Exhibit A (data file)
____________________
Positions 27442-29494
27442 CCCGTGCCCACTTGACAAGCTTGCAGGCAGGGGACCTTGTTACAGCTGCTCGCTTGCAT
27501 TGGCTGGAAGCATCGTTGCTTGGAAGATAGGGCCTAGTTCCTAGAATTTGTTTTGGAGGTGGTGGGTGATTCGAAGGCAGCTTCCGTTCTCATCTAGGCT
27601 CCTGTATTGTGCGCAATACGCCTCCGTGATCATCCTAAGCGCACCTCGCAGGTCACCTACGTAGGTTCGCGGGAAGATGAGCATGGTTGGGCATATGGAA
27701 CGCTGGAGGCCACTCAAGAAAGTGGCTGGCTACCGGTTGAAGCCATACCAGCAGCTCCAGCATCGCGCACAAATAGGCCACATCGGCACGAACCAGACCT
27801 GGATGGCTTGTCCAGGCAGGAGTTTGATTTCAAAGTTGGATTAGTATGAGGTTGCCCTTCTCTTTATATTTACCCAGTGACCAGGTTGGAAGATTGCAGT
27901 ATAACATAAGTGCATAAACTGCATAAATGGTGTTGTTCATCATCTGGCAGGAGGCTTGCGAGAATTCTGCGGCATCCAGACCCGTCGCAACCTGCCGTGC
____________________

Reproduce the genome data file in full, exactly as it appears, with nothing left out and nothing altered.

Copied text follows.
Positions 27442-29494
27442 CCCGTGCCCACTTGACAAGCTTGCAGGCAGGGGACCTTGTTACAGCTGCTCGCTTGCAT
27501 TGGCTGGAAGCATCGTTGCTTGGAAGATAGGGCCTAGTTCCTAGAATTTGTTTTGGAGGTGGTGGGTGATTCGAAGGCAGCTTCCGTTCTCATCTAGGCT
27601 CCTGTATTGTGCGCAATACGCCTCCGTGATCATCCTAAGCGCACCTCGCAGGTCACCTACGTAGGTTCGCGGGAAGATGAGCATGGTTGGGCATATGGAA
27701 CGCTGGAGGCCACTCAAGAAAGTGGCTGGCTACCGGTTGAAGCCATACCAGCAGCTCCAGCATCGCGCACAAATAGGCCACATCGGCACGAACCAGACCT
27801 GGATGGCTTGTCCAGGCAGGAGTTTGATTTCAAAGTTGGATTAGTATGAGGTTGCCCTTCTCTTTATATTTACCCAGTGACCAGGTTGGAAGATTGCAGT
27901 ATAACATAAGTGCATAAACTGCATAAATGGTGTTGTTCATCATCTGGCAGGAGGCTTGCGAGAATTCTGCGGCATCCAGACCCGTCGCAACCTGCCGTGC